Stories of Yeti (“Abominable Snowman”) reach far back in history. Pliny the Elder, of Rome, wrote about Yeti in the First Century C.E. In his writings on the natural world, Pliny described a man-like creature, who walked on two legs, living in the mountains of India. Meanwhile ancient writings of Tibetans told of a man-beast who roamed the high passes. Also the peoples of the Himalayas regarded Yeti to be the God of Hunting.

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Posted by on in Paths Blogs
A Book and a Cat

Continuing my story of my personal journey on my heathen path, I continued to learn various magical basics, not exclusively heathen. During the early 1990s, I studied the book The Way of the Shaman, and met a lynx. 

 A quote from my memoir, Greater Than the Sum of My Parts:

      “I worked through the exercises in a little paperback book called the Way of the Shaman.  From it I learned to read auras.  At first I had difficulty with the concept of aura reading, but then I figured out what it really was.  Learning aura reading is training one’s intuition to give information in visual form.  The color spectrum is capable of carrying more shades of meaning in a single data point than is a gut feeling.  It’s like trading Morse code for a videophone.  After that it was only a matter of practice, and in a few weeks I went on to the next exercise in the book.”

I had already connected to a spirit animal, cats of various species, but after reading that book, I went on a trip to Montana and connected powerfully with a lynx. The excuse for the trip was wildlife photography. I connected profoundly with an animal spirit that united the Native totem spirits, the Eastern martial arts animals, and the heathen bersarkrgangr animals, although I would not know about the martial of bersarkrgangr for another few years yet.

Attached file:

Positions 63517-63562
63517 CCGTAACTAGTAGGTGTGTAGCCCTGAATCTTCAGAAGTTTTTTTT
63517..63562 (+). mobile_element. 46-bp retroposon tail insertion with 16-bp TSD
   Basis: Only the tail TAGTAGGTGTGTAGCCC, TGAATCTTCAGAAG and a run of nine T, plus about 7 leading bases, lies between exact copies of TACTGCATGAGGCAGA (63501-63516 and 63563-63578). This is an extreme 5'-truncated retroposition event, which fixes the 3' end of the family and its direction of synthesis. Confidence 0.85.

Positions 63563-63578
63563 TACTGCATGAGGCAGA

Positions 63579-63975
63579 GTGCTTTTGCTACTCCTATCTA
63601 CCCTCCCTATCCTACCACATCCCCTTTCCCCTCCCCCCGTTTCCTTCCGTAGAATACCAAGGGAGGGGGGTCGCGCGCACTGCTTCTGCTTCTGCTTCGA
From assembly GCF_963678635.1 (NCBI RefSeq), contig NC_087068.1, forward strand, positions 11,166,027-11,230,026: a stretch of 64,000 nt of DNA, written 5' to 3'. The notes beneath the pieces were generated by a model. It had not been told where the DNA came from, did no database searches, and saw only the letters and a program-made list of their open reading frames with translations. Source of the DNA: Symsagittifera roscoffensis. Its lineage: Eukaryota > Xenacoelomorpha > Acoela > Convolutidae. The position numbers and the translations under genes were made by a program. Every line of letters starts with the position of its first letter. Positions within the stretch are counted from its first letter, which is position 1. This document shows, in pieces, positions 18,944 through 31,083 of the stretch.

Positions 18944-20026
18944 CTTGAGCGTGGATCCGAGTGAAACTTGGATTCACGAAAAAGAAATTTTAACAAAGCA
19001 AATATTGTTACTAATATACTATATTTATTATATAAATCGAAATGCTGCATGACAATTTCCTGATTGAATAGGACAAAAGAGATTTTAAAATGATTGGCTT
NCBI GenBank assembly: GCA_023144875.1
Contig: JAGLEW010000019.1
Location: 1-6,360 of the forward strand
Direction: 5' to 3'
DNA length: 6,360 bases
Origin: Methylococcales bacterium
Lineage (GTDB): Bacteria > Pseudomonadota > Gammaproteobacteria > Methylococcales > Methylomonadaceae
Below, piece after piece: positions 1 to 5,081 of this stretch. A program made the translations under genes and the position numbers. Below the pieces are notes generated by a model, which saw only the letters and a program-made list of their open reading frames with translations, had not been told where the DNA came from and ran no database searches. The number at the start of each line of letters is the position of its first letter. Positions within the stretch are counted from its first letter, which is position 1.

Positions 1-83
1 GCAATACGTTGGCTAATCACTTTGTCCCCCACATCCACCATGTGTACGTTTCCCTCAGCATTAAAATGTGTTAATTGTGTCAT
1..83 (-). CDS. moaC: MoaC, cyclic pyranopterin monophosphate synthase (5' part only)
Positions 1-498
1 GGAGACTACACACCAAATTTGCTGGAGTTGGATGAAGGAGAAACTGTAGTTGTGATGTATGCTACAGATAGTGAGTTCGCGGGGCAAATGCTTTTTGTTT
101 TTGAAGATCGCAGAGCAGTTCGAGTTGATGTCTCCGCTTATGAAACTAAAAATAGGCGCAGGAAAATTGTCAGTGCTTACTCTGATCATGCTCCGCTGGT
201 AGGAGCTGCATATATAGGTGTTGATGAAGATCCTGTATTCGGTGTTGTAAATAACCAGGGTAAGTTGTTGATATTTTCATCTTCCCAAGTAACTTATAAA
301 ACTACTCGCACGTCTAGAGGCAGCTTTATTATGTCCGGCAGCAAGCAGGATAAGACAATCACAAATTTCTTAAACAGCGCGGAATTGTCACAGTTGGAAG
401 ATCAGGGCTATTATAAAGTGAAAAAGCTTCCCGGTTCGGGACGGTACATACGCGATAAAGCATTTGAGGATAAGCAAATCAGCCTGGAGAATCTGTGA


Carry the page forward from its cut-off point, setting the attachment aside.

I photographed the lynx jumping over a log. The photo accompanying this post is one of the pictures of that very lynx, which I took on 35mm slide film. 

 A quote from my memoir: 

     “The lynx got tired and sat in the shade a while, panting, its cream and red-brown fur a liability in the summer sun.  It was not much bigger than my own cat at home, and I had to remind myself that it was not in fact a domestic cat and I should not pet it, despite the temptation.   As I stood watching the lynx, it looked back at me with spring green eyes.  I did not let myself physically move to touch it, but my feelings went out to it, to her, I realized, perfect hunter, emblem of every cat spirit I had ever known, from the lion roar of shenai practice to the little house cat spirit in the field on my first day at college.  She united the big cats and the small, the tiger of martial arts with the sweet kitten who comforted me when my father died.  I forged a connection with Lynx, not just this lynx but the archetypal Lynx.  She united within me all the cat spirits I had seen and heard, every catlike instinct I possessed, and something more, something hidden deep within.”